To actuate the device, the protruding portion of the aerosol container is depressed as described above with reference to FIG. 1. As the aerosol container carrying the dose indicating mechanism moves within housing 1, drive pinion 14 starts to turn, through its engagement with post 17, causing rotation of drive shaft 15 and driver yoke 16. As driver yoke 16 tilts with rotation of drive shaft 15 switching latch 18 a moves into engagement with star wheel 19 (FIG. 4a) causing an incremental anti-clockwise rotation of a half tooth pitch of the star wheel until the switching latch 18a can move no further in this direction, the switching latch being positioned between two adjacent teeth of the star wheel (FIG. 4b). At this point, drive shaft 15 cannot rotate any further and any further movement of the aerosol container into housing 1 results in drive pinion 14 continuing to rotate through its engagement with post 17 by virtue of the friction coupling between pinion 14 and drive shaft 15.

When the valve stem 4 has reached its fully depressed position and a metered dose of medicament has been discharged from the aerosol container, the aerosol container is allowed to return to its original position. As the aerosol container and dose indicating mechanism return to their original position, drive pinion 14 starts to rotate in the opposite direction together with drive shaft 15 and driver yoke 16. Thus, driver yoke 16 tilts such that switching latch 18a moves out of engagement with star wheel 19 while switching latch 18b moves into engagement therewith (FIG. 4c), causing further incremental anti-clockwise rotation of a half tooth pitch of the star wheel until switching latch 18 b can move no further in this direction (FIG. 4d). Again, drive shaft 15 cannot rotate any further at this point and any further movement of the aerosol container out of housing 1 results in drive pinion 14 continuing to rotate through its engagement with post 17 by virtue of the friction coupling between pinion 14 and drive shaft 15. In this way it can be seen that the friction coupling acts as a lost motion coupling which allows the dose indicating device to be used with aerosol containers having valves with different lengths of travel of valve stem during actuation.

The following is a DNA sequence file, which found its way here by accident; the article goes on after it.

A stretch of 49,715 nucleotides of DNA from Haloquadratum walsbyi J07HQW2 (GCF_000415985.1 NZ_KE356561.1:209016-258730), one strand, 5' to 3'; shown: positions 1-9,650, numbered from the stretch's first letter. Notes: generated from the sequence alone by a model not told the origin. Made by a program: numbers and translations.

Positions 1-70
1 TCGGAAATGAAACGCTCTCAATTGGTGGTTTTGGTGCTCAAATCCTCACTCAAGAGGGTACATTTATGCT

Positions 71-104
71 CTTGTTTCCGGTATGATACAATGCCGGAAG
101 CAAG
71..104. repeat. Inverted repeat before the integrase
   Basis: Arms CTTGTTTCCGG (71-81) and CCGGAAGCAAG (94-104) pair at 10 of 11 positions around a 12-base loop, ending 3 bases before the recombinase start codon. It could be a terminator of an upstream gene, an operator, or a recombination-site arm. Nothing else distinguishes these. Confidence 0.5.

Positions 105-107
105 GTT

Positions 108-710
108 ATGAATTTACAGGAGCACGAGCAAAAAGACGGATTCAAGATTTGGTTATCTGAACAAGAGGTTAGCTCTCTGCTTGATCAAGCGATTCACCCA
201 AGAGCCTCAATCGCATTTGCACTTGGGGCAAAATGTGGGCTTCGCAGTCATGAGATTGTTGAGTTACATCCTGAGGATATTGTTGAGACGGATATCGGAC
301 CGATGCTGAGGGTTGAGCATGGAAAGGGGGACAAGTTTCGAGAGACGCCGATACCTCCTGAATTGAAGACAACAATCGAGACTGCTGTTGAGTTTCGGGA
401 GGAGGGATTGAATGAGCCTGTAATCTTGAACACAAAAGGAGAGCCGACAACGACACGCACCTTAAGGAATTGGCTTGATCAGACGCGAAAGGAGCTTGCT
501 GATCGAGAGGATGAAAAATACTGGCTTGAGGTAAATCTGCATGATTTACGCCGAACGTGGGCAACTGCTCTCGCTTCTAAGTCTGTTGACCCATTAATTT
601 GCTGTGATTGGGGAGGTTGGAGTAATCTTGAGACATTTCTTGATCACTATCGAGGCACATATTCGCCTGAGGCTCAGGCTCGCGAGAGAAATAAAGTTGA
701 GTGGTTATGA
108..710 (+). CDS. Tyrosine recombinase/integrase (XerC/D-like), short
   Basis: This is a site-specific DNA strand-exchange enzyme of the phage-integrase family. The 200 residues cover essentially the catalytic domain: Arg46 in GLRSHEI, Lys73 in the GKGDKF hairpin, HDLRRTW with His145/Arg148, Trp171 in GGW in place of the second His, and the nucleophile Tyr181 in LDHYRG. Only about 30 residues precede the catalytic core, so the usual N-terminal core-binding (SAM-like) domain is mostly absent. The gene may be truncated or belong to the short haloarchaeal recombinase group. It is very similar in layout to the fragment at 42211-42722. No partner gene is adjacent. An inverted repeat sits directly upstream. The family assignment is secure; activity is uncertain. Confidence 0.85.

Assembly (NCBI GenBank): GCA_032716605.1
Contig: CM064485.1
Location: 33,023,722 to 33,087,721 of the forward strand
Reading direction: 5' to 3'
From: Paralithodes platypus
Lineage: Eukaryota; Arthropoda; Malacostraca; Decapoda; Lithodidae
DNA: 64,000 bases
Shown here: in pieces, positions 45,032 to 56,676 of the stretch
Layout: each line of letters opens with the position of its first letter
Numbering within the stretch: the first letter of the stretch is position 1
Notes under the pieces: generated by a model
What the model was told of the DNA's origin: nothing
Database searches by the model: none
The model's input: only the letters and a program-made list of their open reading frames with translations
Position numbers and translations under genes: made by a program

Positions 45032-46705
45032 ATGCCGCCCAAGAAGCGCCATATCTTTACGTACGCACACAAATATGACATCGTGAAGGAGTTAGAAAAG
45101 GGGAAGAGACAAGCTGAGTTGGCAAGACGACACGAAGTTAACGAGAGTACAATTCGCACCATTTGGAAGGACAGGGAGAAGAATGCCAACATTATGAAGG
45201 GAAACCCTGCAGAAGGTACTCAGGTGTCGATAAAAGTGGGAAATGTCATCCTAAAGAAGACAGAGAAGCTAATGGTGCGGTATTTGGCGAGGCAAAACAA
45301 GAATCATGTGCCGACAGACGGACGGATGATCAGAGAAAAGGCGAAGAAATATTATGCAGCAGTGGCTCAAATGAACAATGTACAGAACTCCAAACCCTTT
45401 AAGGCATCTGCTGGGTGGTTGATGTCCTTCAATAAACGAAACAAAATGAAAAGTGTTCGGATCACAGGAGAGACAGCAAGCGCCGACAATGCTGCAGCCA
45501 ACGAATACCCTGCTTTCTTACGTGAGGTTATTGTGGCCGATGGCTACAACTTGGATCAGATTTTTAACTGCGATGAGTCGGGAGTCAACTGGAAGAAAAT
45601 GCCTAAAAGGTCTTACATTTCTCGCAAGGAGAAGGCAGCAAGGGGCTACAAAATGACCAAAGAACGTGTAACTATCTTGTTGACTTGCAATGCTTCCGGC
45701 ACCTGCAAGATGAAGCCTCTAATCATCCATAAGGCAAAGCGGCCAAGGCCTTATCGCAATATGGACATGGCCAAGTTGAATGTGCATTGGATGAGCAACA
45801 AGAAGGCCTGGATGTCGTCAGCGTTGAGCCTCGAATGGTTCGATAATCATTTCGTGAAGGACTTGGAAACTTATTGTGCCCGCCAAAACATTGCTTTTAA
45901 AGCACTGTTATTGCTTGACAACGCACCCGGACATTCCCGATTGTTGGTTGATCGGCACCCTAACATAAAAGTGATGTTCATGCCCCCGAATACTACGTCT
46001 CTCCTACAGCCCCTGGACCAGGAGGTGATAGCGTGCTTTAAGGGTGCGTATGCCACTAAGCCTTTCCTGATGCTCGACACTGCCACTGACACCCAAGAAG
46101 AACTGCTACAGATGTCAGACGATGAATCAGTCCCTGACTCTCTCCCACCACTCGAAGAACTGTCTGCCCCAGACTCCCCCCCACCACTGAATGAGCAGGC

Each time the aerosol dispenser is actuated the star wheel is made to rotate through two incremental anti-clockwise movements as described above. These movements are translated through the counter mechanism into appropriate movements of the digit wheels 33, one number on each of the printed circumferential faces of the digit wheels being clearly visible through the window 20 at the back of the housing 1 (as shown in FIG. 2), to indicate that a further dose of medicament has been dispensed. By having three digit wheels 33 it is possible for the dose counter to be used to count hundreds of doses. Clearly if fewer than one hundred doses are to be contained within the dispenser, the dose counter could comprise fewer digit wheels. Alternatively, if a thousand or more doses are to be contained, then one or more additional digit wheels could be added as appropriate.